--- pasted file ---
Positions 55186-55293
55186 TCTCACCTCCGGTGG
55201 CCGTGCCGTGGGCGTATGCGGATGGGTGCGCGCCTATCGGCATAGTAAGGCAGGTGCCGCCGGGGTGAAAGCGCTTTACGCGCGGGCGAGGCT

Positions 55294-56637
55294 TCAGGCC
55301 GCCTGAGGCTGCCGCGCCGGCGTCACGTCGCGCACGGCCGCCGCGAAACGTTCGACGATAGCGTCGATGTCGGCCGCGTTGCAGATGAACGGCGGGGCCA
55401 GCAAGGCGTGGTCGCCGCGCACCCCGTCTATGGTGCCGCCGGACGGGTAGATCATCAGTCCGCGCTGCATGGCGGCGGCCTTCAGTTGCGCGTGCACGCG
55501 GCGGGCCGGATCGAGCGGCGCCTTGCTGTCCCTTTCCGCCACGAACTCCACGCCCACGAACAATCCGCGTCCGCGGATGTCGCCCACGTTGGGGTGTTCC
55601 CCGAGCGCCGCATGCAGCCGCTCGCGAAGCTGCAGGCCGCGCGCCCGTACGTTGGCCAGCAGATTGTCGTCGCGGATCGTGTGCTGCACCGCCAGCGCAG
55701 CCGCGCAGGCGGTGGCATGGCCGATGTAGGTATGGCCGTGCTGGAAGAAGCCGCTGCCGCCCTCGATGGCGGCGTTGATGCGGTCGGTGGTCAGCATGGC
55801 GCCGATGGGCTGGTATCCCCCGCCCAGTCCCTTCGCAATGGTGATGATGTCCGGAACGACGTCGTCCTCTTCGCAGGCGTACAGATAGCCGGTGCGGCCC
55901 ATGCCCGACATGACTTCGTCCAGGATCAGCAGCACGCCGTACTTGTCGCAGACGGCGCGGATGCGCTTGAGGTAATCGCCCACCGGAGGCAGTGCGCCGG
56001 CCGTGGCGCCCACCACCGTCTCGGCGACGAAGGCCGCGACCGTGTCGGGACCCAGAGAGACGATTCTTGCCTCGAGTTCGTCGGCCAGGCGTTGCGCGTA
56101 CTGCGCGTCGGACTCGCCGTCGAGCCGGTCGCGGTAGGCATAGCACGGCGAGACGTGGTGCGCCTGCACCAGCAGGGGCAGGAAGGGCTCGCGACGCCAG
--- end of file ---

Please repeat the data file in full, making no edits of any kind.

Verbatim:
Positions 55186-55293
55186 TCTCACCTCCGGTGG
55201 CCGTGCCGTGGGCGTATGCGGATGGGTGCGCGCCTATCGGCATAGTAAGGCAGGTGCCGCCGGGGTGAAAGCGCTTTACGCGCGGGCGAGGCT

Positions 55294-56637
55294 TCAGGCC
55301 GCCTGAGGCTGCCGCGCCGGCGTCACGTCGCGCACGGCCGCCGCGAAACGTTCGACGATAGCGTCGATGTCGGCCGCGTTGCAGATGAACGGCGGGGCCA
55401 GCAAGGCGTGGTCGCCGCGCACCCCGTCTATGGTGCCGCCGGACGGGTAGATCATCAGTCCGCGCTGCATGGCGGCGGCCTTCAGTTGCGCGTGCACGCG
55501 GCGGGCCGGATCGAGCGGCGCCTTGCTGTCCCTTTCCGCCACGAACTCCACGCCCACGAACAATCCGCGTCCGCGGATGTCGCCCACGTTGGGGTGTTCC
55601 CCGAGCGCCGCATGCAGCCGCTCGCGAAGCTGCAGGCCGCGCGCCCGTACGTTGGCCAGCAGATTGTCGTCGCGGATCGTGTGCTGCACCGCCAGCGCAG
55701 CCGCGCAGGCGGTGGCATGGCCGATGTAGGTATGGCCGTGCTGGAAGAAGCCGCTGCCGCCCTCGATGGCGGCGTTGATGCGGTCGGTGGTCAGCATGGC
55801 GCCGATGGGCTGGTATCCCCCGCCCAGTCCCTTCGCAATGGTGATGATGTCCGGAACGACGTCGTCCTCTTCGCAGGCGTACAGATAGCCGGTGCGGCCC
55901 ATGCCCGACATGACTTCGTCCAGGATCAGCAGCACGCCGTACTTGTCGCAGACGGCGCGGATGCGCTTGAGGTAATCGCCCACCGGAGGCAGTGCGCCGG
56001 CCGTGGCGCCCACCACCGTCTCGGCGACGAAGGCCGCGACCGTGTCGGGACCCAGAGAGACGATTCTTGCCTCGAGTTCGTCGGCCAGGCGTTGCGCGTA
56101 CTGCGCGTCGGACTCGCCGTCGAGCCGGTCGCGGTAGGCATAGCACGGCGAGACGTGGTGCGCCTGCACCAGCAGGGGCAGGAAGGGCTCGCGACGCCAG